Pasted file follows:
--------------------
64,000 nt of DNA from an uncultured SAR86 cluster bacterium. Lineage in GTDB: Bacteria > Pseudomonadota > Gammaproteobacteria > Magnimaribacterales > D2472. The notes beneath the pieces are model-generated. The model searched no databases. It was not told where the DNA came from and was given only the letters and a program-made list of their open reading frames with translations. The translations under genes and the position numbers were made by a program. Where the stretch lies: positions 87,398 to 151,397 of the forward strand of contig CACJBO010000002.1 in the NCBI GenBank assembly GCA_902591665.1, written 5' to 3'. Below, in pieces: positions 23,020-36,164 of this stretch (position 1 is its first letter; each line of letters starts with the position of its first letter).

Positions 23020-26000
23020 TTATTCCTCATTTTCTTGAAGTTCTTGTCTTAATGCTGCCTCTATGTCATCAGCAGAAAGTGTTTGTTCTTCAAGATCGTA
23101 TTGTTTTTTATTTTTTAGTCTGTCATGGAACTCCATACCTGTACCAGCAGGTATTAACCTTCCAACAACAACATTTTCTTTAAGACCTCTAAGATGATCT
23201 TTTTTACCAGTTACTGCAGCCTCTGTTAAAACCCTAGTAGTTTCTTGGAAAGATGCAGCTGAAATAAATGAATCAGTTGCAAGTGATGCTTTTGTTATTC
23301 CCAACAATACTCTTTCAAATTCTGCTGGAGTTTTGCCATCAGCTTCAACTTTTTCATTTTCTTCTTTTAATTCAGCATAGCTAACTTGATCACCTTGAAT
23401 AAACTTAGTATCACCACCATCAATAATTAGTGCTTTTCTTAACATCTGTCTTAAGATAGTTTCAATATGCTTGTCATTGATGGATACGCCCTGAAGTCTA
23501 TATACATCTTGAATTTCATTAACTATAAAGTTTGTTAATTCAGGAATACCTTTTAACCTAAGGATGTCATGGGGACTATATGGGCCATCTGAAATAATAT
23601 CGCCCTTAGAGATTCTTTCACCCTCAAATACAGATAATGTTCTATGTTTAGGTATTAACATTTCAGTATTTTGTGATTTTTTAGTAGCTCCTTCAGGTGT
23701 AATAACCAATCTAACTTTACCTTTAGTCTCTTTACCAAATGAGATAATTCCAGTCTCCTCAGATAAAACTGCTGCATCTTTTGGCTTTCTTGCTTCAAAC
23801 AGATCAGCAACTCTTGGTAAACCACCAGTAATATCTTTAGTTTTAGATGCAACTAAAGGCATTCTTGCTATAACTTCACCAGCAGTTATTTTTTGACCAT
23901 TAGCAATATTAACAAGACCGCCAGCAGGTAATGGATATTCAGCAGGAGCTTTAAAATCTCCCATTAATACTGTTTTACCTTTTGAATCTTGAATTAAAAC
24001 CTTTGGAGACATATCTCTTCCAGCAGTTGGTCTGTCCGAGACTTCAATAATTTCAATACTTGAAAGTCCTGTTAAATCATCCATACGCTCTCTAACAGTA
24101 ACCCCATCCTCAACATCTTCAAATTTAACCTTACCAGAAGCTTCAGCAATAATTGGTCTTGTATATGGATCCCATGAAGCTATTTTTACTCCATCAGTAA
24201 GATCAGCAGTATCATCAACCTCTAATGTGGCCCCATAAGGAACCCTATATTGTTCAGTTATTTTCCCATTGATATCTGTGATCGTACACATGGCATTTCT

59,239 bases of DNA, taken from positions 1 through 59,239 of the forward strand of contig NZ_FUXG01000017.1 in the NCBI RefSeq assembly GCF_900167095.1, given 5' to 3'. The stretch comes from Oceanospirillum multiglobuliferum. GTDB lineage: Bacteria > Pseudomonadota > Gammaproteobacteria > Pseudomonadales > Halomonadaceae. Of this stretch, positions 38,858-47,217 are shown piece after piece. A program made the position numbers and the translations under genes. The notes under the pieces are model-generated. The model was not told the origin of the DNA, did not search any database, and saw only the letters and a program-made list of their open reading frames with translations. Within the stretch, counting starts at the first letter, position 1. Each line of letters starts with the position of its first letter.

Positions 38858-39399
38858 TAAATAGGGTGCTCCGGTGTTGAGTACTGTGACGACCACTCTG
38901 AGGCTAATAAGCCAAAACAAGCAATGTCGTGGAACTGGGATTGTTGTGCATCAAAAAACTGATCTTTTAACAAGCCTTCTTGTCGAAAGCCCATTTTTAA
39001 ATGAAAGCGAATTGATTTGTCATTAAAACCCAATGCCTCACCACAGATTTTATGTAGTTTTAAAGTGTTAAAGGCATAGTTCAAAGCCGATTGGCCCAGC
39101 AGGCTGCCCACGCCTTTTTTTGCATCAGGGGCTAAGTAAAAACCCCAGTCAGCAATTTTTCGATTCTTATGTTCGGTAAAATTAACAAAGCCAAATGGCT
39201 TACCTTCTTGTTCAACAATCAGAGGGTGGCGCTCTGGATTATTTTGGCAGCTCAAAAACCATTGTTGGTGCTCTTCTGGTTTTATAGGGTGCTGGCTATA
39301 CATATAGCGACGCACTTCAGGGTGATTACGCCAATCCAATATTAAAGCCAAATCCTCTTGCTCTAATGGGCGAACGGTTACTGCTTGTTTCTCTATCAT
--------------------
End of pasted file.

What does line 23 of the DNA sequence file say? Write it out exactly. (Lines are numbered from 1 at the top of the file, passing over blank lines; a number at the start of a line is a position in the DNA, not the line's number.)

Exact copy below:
39301 CATATAGCGACGCACTTCAGGGTGATTACGCCAATCCAATATTAAAGCCAAATCCTCTTGCTCTAATGGGCGAACGGTTACTGCTTGTTTCTCTATCAT